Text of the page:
Ron Rudin, Kouchibouguac: Removal, Resistance, and Remembrance at a Canadian National Park. Toronto: University of Toronto Press, 2016. 400 pgs, ISBN 9781442628403.
Reviewed by Christine Grossutti, PhD candidate (ABD), Department of Geography and Planning, Queen’s University
Kouchibouguac: Removal, Resistance, and Remembrance at a Canadian National Park presents a history of how Parks Canada deracinated an unprecedented number of people – more than 1200 individuals belonging to 260 families – in order to create a national park on the coast of New Brunswick in the 1970s. The story is told in three parts, with each answering one of the following research questions: How were the residents removed? How did they resist? And how are their experiences remembered? The text is complemented by a bilingual web installation (www.returningthevoices.ca) which plots audio, video, and photographic evidence from Rudin’s research with the park’s former residents onto an interactive map of their expropriated lands. I especially appreciated the online maps because they provide a level of detail absent from those provided in print.
For some, the creation of the park forty years ago remains a lively and contested issue. Rudin and his book were mentioned in a November 2017 Globe and Mail article about Jackie Vatour, the most widely known opponent to Kouchibouguac National Park, and his latest legal challenge against it. The appearance of the article gives credence to Rudin’s contention that Vatour, who to this day defies the expropriation of his land by continuing to live on it, has occupied too much space in the story of Kouchibouguac. Rudin pinpoints the moment Vatour took up this dominant position as the day in 1976 when the province of New Brunswick bulldozed his house. It was also the moment, according to Rudin, that the story of Kouchibouguac became an Acadian story. Rudin describes how, despite the efforts of provincial officials, an innocent bystander captured this dramatic event on film by chance. Once the film clip went public, it inspired a proliferation of Acadian nationalist art that made Vatour into a hero and the resistance to Kouchibouguac Park the defining moment for modern Acadian identity. However, this way of remembering the story, as Rudin shows, is an oversimplification of the facts.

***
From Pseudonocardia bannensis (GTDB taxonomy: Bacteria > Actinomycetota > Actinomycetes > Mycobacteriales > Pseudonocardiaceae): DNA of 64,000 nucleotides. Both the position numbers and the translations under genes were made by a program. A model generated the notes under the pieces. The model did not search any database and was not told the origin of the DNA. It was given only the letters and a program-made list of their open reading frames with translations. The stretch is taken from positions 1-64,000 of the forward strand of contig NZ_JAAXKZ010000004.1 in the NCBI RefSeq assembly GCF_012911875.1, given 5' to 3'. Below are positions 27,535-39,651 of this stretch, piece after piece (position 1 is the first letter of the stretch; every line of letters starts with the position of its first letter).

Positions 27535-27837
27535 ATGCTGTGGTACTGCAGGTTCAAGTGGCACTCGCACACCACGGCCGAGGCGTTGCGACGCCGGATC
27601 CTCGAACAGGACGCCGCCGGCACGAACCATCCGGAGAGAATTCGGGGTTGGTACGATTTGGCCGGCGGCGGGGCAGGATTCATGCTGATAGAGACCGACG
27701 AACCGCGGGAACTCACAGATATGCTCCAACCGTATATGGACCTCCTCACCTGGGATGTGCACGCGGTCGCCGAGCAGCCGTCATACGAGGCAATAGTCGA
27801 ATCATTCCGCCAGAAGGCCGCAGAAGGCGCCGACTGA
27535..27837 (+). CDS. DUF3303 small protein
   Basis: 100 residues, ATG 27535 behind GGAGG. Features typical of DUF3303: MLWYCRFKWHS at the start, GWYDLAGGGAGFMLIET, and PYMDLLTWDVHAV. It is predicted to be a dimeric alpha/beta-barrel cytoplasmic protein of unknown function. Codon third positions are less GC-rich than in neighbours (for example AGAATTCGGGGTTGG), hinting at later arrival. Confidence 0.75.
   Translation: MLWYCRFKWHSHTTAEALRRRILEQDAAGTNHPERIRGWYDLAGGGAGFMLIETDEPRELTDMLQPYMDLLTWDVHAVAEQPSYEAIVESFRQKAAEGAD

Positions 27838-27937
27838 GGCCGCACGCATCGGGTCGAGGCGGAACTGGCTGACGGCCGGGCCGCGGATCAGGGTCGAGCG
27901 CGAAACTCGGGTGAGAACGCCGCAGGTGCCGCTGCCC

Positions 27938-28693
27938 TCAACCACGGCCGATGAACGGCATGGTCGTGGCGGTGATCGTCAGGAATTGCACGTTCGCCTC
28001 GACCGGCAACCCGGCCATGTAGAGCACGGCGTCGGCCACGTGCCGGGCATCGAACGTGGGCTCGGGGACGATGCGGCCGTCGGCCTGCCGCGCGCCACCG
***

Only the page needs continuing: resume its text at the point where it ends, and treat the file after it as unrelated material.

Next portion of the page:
Rudin manages to capture the complexity of the Kouchibouguac story that ideological and political forces have threatened to erase. Rudin uses James C. Scott’s concept of high modernism to theorize the way that government agents planned and created the park. Supported by ample archival evidence, Rudin shows how the federal and provincial governments envisioned the creation of the park as a social engineering project designed to rehabilitate its soon-to-be former residents. Rudin documents how government-employed scientists made way for their relocation by collecting and presenting data that deliberately characterized the rural residents as living deprived, isolated lives marked by poverty and social disintegration. Rudin then draws on his ethnographic work to present convincing evidence to the contrary. He shows that the former residents of Kouchibouguac were in fact wealthy in their ability to earn a living directly from the environment, and supported by a strong social network of neighbours. Rudin demonstrates that not only were the government officials in question willfully blind to such measures of well-being, but that many felt moral disdain for the residents’ way of living.